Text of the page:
Medicare Beneficiaries Without Supplemental Coverage Are at Risk for Out-of-Pocket Costs Relating to COVID-19 Treatment
The coronavirus outbreak has heightened concerns about out-of-pocket health care costs and the ability to pay for COVID-19 treatment. This is of particular concern for older adults who are at higher risk of getting seriously ill from the coronavirus and may require hospitalization. The Trump Administration recently announced that the uninsured will not have to pay any hospital costs for COVID-19 treatment, and many insurers are voluntarily waiving cost sharing for treatment, including firms that cover a majority of Medicare Advantage enrollees. Other Medicare beneficiaries may also have some or all of their COVID-19 treatment costs covered by supplemental coverage, such as Medicaid, employer-based insurance, or Medigap.
However, a significant number of Medicare beneficiaries – nearly 6 million adults 65 and older and younger adults with long-term disabilities – do not have any supplemental coverage and therefore could be hit with a large hospital bill if they are admitted for COVID-19. Nearly 4 in 10 (39%) have incomes less than $20,000 a year, nearly 3 in 10 (29%) are in fair or poor health, and 15% are age 85 or older (Figure 1). Close to 10% of these beneficiaries live in long-term care facilities, such as nursing homes, which CMS has recognized as particularly susceptible to infections.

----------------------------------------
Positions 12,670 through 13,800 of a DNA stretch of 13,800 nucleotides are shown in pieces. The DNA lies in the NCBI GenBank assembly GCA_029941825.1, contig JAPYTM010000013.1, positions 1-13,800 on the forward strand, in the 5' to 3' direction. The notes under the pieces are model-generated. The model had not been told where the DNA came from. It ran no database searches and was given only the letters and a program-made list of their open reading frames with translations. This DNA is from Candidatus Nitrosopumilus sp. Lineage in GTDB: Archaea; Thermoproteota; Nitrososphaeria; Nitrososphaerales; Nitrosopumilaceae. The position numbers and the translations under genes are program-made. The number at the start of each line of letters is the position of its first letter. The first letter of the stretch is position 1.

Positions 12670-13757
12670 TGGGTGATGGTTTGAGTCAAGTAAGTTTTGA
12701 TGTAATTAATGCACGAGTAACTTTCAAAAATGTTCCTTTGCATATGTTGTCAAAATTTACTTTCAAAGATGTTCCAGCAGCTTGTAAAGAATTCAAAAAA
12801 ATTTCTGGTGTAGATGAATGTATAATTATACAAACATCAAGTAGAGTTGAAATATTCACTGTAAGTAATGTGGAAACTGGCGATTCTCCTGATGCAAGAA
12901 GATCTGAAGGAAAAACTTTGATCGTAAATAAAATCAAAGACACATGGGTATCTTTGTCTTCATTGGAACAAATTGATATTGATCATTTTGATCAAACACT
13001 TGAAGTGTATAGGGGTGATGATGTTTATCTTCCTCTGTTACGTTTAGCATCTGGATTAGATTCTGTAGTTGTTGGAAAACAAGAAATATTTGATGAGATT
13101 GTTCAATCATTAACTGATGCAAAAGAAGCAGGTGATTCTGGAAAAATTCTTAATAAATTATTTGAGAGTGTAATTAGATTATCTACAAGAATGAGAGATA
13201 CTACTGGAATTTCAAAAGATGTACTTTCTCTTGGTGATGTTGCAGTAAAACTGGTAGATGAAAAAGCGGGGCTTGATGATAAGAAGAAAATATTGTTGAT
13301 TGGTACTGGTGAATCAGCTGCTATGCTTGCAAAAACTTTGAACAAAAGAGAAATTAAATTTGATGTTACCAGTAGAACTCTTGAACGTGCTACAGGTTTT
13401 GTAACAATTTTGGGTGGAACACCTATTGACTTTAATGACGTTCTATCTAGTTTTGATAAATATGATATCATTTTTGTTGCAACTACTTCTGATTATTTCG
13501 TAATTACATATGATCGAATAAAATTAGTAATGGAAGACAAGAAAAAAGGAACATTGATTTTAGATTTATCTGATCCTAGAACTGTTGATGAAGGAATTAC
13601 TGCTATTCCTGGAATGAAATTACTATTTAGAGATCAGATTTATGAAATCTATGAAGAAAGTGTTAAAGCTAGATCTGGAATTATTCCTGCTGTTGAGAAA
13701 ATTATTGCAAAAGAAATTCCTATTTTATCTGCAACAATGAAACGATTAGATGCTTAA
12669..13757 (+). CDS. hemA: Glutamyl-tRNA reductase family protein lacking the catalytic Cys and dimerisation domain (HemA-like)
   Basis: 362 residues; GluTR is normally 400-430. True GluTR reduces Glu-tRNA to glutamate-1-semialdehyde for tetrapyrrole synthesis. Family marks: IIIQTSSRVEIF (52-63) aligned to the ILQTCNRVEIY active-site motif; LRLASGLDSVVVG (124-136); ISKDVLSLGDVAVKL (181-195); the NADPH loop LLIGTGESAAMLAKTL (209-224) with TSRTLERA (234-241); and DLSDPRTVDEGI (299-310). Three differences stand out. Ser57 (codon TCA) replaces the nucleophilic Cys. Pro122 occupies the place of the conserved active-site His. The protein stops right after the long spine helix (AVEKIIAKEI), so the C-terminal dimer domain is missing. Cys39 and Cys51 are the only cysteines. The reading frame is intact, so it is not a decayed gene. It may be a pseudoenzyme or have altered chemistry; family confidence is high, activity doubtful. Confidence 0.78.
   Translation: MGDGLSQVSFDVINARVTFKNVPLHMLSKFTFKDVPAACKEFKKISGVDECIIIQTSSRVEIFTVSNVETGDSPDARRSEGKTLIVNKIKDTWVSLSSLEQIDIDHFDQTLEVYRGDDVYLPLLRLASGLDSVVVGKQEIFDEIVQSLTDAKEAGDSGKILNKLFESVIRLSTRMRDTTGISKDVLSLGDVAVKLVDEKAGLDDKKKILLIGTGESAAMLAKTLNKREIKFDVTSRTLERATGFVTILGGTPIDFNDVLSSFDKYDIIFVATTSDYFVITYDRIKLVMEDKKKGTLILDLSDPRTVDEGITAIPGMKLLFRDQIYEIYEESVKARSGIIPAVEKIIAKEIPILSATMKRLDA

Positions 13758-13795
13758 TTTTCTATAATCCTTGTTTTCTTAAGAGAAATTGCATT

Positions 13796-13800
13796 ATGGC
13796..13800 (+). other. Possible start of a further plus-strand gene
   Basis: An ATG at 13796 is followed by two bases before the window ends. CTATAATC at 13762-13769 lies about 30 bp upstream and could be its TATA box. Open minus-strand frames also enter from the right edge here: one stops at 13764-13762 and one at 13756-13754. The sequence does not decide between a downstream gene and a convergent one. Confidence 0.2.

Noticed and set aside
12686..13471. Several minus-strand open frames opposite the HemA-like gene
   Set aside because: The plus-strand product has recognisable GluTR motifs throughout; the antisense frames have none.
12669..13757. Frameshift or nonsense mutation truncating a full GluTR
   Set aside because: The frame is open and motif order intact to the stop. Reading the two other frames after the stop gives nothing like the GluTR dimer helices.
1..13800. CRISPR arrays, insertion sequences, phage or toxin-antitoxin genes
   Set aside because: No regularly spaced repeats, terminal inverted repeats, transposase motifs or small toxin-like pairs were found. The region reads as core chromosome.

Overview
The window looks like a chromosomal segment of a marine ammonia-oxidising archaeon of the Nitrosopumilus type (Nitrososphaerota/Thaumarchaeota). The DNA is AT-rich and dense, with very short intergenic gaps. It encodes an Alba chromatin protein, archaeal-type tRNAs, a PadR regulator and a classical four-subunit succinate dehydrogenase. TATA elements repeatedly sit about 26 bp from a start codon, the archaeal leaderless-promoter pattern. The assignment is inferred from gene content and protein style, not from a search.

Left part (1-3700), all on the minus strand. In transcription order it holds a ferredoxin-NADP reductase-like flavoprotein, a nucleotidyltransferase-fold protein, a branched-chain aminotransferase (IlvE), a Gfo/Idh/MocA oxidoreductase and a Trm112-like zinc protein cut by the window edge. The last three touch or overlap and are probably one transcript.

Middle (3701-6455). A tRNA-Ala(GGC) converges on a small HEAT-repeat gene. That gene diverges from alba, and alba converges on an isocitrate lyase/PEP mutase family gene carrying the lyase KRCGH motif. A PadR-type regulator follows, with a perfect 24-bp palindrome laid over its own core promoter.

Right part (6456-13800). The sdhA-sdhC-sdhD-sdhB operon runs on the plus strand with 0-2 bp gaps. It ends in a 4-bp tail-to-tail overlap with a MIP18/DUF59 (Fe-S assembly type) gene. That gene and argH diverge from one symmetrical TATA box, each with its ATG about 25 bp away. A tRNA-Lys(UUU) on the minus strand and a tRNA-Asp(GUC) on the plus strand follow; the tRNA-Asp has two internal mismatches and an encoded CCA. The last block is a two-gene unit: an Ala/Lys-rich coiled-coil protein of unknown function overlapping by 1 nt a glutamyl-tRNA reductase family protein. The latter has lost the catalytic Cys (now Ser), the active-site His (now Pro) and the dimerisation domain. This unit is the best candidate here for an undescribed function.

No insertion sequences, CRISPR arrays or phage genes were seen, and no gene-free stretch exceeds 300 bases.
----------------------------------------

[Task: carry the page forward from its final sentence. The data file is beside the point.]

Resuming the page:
While the Medicare program protects beneficiaries from surprise medical bills for covered services, beneficiaries are responsible for paying separate deductibles for hospitalizations, outpatient services, and prescription drugs, as well as cost sharing for almost all services they use. Without supplemental coverage, these 6 million beneficiaries would face out-of-pocket costs for any services needed to treat COVID-19, which could include, at minimum, a $1,408 deductible for an inpatient hospitalization, unless they had been hospitalized in the past couple of months.
To illustrate, for a Medicare beneficiary living on income of $20,000 per year (just above 150% of the Federal Poverty Level for one person), the $1,408 deductible for an inpatient hospitalization would, by itself, consume fully 7% of annual income. These out-of-pocket costs would come on top of other expenses for beneficiaries, many of whom were having problems paying medical bills due to costs prior to the coronavirus crisis, particularly those who do not qualify for any help with deductibles or cost sharing under Medicaid or the Medicare Savings Programs.
These estimates may be conservative because they do not take into account any additional expenses for COVID-19 treatment, such as an extended stay in a skilled nursing facility, which requires a $176 copayment for each day of care after 20 days, or other outpatient services.
These 6 million Medicare beneficiaries are not the only Americans who face potentially high out-of-pocket costs if they are hospitalized for COVID-19, though this group has received little attention so far in policy discussions. Certainly others, such as privately insured patients in high deductible plans, are also at risk of seeing a big bill for their treatment if the insurer has not waived cost-sharing for COVID-19 treatment. Unfortunately, these potentially high out-of-pocket expenses for COVID-related treatment come just when the economy is in freefall, exacerbating worries about affordability in the midst of great financial uncertainty for many Americans.